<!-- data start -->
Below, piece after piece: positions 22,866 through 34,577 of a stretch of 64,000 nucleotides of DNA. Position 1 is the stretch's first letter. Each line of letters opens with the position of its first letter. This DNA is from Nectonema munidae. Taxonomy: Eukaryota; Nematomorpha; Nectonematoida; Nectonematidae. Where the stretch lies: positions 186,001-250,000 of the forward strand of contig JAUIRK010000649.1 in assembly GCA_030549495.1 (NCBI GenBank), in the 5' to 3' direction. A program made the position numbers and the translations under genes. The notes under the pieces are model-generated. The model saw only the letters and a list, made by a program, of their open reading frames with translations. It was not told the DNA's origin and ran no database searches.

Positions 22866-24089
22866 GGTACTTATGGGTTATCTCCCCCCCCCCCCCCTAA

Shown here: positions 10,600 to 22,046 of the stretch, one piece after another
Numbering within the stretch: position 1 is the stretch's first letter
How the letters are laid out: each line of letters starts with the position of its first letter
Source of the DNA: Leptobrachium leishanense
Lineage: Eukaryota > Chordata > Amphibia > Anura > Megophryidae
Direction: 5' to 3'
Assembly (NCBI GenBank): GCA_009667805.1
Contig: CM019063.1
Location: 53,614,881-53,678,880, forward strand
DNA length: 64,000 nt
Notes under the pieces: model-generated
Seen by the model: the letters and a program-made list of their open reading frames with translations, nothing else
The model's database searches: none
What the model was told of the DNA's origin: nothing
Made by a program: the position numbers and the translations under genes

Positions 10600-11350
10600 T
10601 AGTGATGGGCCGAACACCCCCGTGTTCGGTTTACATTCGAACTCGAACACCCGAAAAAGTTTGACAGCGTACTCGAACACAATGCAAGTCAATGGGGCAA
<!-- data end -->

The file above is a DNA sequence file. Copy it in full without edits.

Below, piece after piece: positions 22,866 through 34,577 of a stretch of 64,000 nucleotides of DNA. Position 1 is the stretch's first letter. Each line of letters opens with the position of its first letter. This DNA is from Nectonema munidae. Taxonomy: Eukaryota; Nematomorpha; Nectonematoida; Nectonematidae. Where the stretch lies: positions 186,001-250,000 of the forward strand of contig JAUIRK010000649.1 in assembly GCA_030549495.1 (NCBI GenBank), in the 5' to 3' direction. A program made the position numbers and the translations under genes. The notes under the pieces are model-generated. The model saw only the letters and a list, made by a program, of their open reading frames with translations. It was not told the DNA's origin and ran no database searches.

Positions 22866-24089
22866 GGTACTTATGGGTTATCTCCCCCCCCCCCCCCTAA

Shown here: positions 10,600 to 22,046 of the stretch, one piece after another
Numbering within the stretch: position 1 is the stretch's first letter
How the letters are laid out: each line of letters starts with the position of its first letter
Source of the DNA: Leptobrachium leishanense
Lineage: Eukaryota > Chordata > Amphibia > Anura > Megophryidae
Direction: 5' to 3'
Assembly (NCBI GenBank): GCA_009667805.1
Contig: CM019063.1
Location: 53,614,881-53,678,880, forward strand
DNA length: 64,000 nt
Notes under the pieces: model-generated
Seen by the model: the letters and a program-made list of their open reading frames with translations, nothing else
The model's database searches: none
What the model was told of the DNA's origin: nothing
Made by a program: the position numbers and the translations under genes

Positions 10600-11350
10600 T
10601 AGTGATGGGCCGAACACCCCCGTGTTCGGTTTACATTCGAACTCGAACACCCGAAAAAGTTTGACAGCGTACTCGAACACAATGCAAGTCAATGGGGCAA